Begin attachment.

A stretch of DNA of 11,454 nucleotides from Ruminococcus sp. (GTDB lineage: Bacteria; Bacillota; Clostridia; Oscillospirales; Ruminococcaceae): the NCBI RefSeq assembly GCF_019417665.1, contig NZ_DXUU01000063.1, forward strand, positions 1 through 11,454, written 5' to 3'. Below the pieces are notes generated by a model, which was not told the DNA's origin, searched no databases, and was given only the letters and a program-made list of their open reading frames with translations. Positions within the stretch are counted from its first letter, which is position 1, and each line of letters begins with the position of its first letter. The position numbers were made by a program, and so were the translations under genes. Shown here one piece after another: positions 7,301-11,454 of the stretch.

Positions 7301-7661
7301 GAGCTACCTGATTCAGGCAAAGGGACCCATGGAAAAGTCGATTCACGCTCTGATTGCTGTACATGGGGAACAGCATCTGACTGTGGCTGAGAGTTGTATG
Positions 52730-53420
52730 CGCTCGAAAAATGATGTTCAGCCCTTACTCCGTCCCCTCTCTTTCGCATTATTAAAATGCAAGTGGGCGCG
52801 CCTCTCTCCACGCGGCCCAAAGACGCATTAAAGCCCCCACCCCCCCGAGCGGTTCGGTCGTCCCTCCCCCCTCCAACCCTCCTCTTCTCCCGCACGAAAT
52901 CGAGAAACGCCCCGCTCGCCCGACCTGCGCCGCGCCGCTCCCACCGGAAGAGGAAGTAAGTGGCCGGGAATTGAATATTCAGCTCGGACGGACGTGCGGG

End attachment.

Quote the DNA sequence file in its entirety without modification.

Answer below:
A stretch of DNA of 11,454 nucleotides from Ruminococcus sp. (GTDB lineage: Bacteria; Bacillota; Clostridia; Oscillospirales; Ruminococcaceae): the NCBI RefSeq assembly GCF_019417665.1, contig NZ_DXUU01000063.1, forward strand, positions 1 through 11,454, written 5' to 3'. Below the pieces are notes generated by a model, which was not told the DNA's origin, searched no databases, and was given only the letters and a program-made list of their open reading frames with translations. Positions within the stretch are counted from its first letter, which is position 1, and each line of letters begins with the position of its first letter. The position numbers were made by a program, and so were the translations under genes. Shown here one piece after another: positions 7,301-11,454 of the stretch.

Positions 7301-7661
7301 GAGCTACCTGATTCAGGCAAAGGGACCCATGGAAAAGTCGATTCACGCTCTGATTGCTGTACATGGGGAACAGCATCTGACTGTGGCTGAGAGTTGTATG
Positions 52730-53420
52730 CGCTCGAAAAATGATGTTCAGCCCTTACTCCGTCCCCTCTCTTTCGCATTATTAAAATGCAAGTGGGCGCG
52801 CCTCTCTCCACGCGGCCCAAAGACGCATTAAAGCCCCCACCCCCCCGAGCGGTTCGGTCGTCCCTCCCCCCTCCAACCCTCCTCTTCTCCCGCACGAAAT
52901 CGAGAAACGCCCCGCTCGCCCGACCTGCGCCGCGCCGCTCCCACCGGAAGAGGAAGTAAGTGGCCGGGAATTGAATATTCAGCTCGGACGGACGTGCGGG